The Palace of Fine Arts - Pushing the Limits of a Matterport Space
The Palace of Fine Arts
My most challenging scan has been The Palace of Fine Arts.
Last year, I scanned The Palace of Fine Arts as it was the 100th anniversary from the 1915 World’s Fair. In addition to it being very symmetrical and very large, being outdoors adds another level of difficulty and generally requires scan positions be placed closer to each other than for interior spaces. To minimize uninvited human models and interference to the infra-red lens by the sun, many sunrises were spent over a three-week period capturing the area to create a Matterport Space that covers more than a quarter mile of walking distance.
Sunrise at The Palace was always beautiful and interesting each morning. It’s used by groups of joggers, families, tourists, the homeless, models, artists, photographers, brides, and an unpaid, unrecognized volunteer. Every morning an elderly woman walked the entire grounds of the park picking up trash and bits of litter. The second day we talked and we spoke each sunrise thereafter I was there. She took ‘ownership’ of ‘her’ park and wanted to keep it clean and tidy for all visitors.
As you walk along the lake you’ll experience changing levels of light due to different sun conditions each morning. Some may prefer consistent lighting, but for me I think it actually enhances the experience by seeing how the it affects the scenery.
The size and symmetry of the columns and the rotunda were particularly challenging. With the lack of ‘walls’ and a ‘ceiling’, the software sometimes could not recognize the exact scan position. Or it may ‘think’ it was at a different ‘mirror image’ that looked the same’. Paying careful attention to the placement of each scan on the iPad mini-map was critical. If it landed in an incorrect spot, it was important to delete and rescan right away. Usually placing the camera nearer to the previous positon would fix it. Occasionally I would have to re-start inside a previously scanned area to establish a ‘start’ position.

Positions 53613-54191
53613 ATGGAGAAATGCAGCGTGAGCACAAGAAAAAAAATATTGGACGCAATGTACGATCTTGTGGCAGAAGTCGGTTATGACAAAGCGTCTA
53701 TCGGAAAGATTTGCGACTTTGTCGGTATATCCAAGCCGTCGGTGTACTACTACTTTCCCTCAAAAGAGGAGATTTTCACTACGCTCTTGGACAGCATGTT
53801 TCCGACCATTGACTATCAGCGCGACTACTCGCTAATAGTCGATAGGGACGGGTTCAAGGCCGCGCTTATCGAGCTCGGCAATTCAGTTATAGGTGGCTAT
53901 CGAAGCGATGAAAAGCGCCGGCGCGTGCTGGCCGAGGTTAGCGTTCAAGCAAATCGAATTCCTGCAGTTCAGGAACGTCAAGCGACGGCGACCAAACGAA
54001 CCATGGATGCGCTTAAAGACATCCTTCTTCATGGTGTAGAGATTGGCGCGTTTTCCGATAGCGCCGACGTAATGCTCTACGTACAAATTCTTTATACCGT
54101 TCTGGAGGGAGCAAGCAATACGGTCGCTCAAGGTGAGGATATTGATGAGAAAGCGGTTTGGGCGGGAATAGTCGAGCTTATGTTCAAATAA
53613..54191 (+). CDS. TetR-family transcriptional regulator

When scanning outdoors it’s important to know where your previous scan position is located in case of a non-alignment. With the Palace, I used small twigs and pebbles that blended in with the area to mark scan spots. While it isn’t noticeable in the Space, they were critical to re-scanning. And taking careful note of where you leave for the day makes starting back up the next day much easier.
The Bay Area is also very windy and in some areas the vigorous movement of branches and leaves hindered alignment. In these cases, timing a scan when the wind was low and there was little to no movement helped the stitching process.
As scanning this area pushed the technology, I was able to learn a lot about its limits, symmetry, lighting and more. I encourage experimenting with challenging spaces to shorten the learning curve and gain confidence in taking on more specialized projects.
Take a walk along the lake or under the rotunda: